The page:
- Support and incentivize rural electric cooperatives and municipally owned electric utilities to expand high-quality on-bill financing programs for efficiency and renewable energy.
As mentioned elsewhere in this report, a number of Kentucky’s rural electric cooperatives pioneered an innovative and powerful approach to residential energy efficiency upgrades, called How$mart. This program pays the upfront costs for residential energy efficiency retrofits. Those investments are paid back over time on customers’ bills, using a portion of the energy savings.
This model is now being put to work by co-ops in North Carolina and Arkansas, and it is picking up steam in Tennessee. However, progress scaling up the program here in Kentucky has been slow. To help these programs expand statewide, state government should become an active partner working with our rural electric co-ops and key stakeholders. Support could include grants and incentives, research and analysis, plus coordination with workforce development and job training programs, affordable housing providers, contractors, energy service providers and other stakeholders.
Kentucky should also assist and encourage our 30 municipally-owned electric utilities to offer their own high-quality, on-bill energy programs. At this time, Benham$aves is the only municipal program in Kentucky. They and other municipals across the state need resources and technical assistance to do a financial analysis, raise low-cost capital, and design and administer effective programs. The Kentucky Department for Local Government and Kentucky Energy and Environment Cabinet should partner with Kentucky Municipal Utility Association, nonprofit energy service providers like MACED, and individual municipal power boards to develop model business plans, offer customized and coordinated technical assistance, and provide a range of financial incentives.
- Local governments should lead by example to advance a just transition to a local clean energy economy.
- Set and meet local renewable energy and energy efficiency goals for all public buildings by 2032.
- Develop, track and support community-wide goals and plans for energy conservation and renewable generation across all sectors of the local economy.
- Offer local incentives for residents and businesses who do energy retrofits or install renewable energy systems.
- Establish and invest in a local Affordable Housing Trust Fund to leverage and support greater investments in energy efficient affordable housing.
- Offer low-cost financing for local clean energy projects by opting into a program called Energy Property Assessment District, or EPAD. Louisville is among the cities already offering this option. In Kentucky, EPAD financing covers the upfront costs of many energy efficiency upgrades, renewable energy systems, or water conservation measures installed on commercial, industrial or agricultural properties or on multi-family apartments. The investment is paid back over time on the property’s annual tax bill, and the obligation transfers to the next owner if the property is sold.
- Require energy information to be disclosed before property is leased, rented or sold. Many cities and states currently require energy disclosure and benchmarking for commercial properties and multi-family units. Maine asks all residential property owners to fill out a disclosure form describing the type of heating and cooling systems used, type of insulation, average energy use and other basic information.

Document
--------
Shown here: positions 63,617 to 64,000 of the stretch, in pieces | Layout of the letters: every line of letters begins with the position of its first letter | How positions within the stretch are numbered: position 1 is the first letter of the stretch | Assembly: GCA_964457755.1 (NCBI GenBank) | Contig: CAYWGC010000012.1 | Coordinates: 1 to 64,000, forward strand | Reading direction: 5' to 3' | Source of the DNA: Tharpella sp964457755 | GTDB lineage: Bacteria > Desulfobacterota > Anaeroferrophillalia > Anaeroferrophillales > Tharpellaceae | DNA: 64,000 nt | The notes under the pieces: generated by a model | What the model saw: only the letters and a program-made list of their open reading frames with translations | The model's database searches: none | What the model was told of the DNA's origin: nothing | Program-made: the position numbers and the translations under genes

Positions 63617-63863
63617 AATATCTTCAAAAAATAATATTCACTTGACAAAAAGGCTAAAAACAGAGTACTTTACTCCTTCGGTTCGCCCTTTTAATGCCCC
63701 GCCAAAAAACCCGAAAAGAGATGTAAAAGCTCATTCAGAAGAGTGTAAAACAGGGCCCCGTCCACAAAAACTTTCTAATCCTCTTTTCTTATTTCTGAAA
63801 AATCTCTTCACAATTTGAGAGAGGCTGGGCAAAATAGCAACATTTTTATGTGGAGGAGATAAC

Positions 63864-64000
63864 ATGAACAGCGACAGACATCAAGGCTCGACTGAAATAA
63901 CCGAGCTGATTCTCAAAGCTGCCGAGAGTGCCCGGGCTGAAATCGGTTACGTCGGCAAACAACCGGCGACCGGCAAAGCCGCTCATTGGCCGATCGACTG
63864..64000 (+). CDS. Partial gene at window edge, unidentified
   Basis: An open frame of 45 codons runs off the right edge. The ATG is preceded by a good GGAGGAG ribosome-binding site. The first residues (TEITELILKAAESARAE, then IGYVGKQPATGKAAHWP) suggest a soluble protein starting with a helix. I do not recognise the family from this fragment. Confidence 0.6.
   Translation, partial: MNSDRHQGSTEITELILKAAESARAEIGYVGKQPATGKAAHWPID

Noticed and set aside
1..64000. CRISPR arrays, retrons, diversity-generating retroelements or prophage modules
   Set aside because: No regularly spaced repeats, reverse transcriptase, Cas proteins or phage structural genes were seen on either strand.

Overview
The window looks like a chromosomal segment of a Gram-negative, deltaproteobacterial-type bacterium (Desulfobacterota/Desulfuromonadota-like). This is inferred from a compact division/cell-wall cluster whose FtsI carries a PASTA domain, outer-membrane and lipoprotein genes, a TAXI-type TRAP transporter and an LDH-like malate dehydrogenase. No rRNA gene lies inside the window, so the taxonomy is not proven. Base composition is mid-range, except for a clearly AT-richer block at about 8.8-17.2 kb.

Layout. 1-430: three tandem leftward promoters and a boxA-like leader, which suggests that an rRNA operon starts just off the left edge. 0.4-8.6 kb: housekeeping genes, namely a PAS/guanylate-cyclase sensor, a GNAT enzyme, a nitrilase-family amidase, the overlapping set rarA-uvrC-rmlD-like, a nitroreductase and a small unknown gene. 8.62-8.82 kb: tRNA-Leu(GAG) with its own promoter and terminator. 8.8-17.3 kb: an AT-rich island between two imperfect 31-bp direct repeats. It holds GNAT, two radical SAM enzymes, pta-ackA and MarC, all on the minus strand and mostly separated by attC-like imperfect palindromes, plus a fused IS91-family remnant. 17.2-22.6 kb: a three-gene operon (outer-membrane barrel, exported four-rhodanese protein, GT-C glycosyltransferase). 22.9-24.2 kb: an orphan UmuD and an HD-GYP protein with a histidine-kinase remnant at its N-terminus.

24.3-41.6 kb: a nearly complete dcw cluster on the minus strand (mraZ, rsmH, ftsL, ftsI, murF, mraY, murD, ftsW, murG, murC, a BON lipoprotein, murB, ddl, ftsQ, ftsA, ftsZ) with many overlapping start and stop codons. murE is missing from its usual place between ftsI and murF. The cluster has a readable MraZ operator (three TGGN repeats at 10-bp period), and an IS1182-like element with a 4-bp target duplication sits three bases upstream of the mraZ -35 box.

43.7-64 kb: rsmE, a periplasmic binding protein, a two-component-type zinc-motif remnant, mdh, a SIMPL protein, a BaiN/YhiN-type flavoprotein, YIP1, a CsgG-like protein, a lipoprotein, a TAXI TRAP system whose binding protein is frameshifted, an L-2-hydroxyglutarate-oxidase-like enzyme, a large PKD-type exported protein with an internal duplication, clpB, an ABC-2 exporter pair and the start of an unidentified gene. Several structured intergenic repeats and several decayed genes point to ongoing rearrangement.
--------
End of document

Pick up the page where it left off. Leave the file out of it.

- Strengthen and enforce local building code requirements related to energy efficiency, and offer technical assistance, support and accountability to help local builders and property owners comply.
- Schools, colleges and universities should also lead the way.
- Adopt campus sustainability goals, including goals for reducing energy consumption and increasing the share of electric power from renewable energy. Four colleges and universities in Kentucky (Berea, Centre, EKU, University of Louisville) have already made such commitments public by signing onto a national program. In 2016, after years of student organizing, the University of Kentucky announced its own version of a campus climate commitment, including a pledge to reduce greenhouse gas emissions by 25% by 2025 from 2010 levels.
- Offer high-quality education about energy, climate, and sustainability issues across all levels of curriculum. This includes engaging students from elementary school to engineering school (and every level in between) in analyzing information, designing and building projects, and collaborating to solve real world problems.
- Create student-led revolving green funds to support on-campus energy conservation and renewable energy projects. Students at Centre College created a model program in Danville in 2016.
- Significantly expand the range of educational and job training programs offered by our vocational schools, community colleges and universities to give Kentuckians many pathways to good careers in the booming clean energy economy.
- Require all new school buildings, including K-12, to maximize energy efficiency and, to the greatest extent possible, to be net-zero. This means new K-12 buildings should generate as much energy as they use in a year from on-site renewable energy systems.
- Empower Kentucky Plan Executive Summary (pdf)
- Empower Kentucky Plan (pdf)
- Empowering Kentucky Synapse Analysis-Final (pdf)
- KFTC EJ Analysis Executive Summary (pdf)
- Environmental Justice Analysis for Kentucky, Technical Documentation (pdf)
- Community Shared Solar: Review and Recommendations, prepared by the Commonwealth of Massachusetts, March 2013
- Unlocking the value of community solar, a report by Deloitte, March 2106
- Low-income Solar Policy Guide, a report by the Center for Social Inclusion, GRID Alternatives, and Vote Solar, 2016.
- The Story of Roanoke Rural Electric, a video of the keynote address by Curtis Wynn, CEO of Roanoke Electric Cooperative in North Carolina, speaking October 2016 at the Empower Kentucky Summit
- A Cooperative Approach to Renewing East Kentucky, by Sara Pennington and Randy Wilson, The Solutions Journal, July 2010
- Shining Rewards, the Value of Rooftop Solar Power for Consumers and Society, a report by Environment America, 2016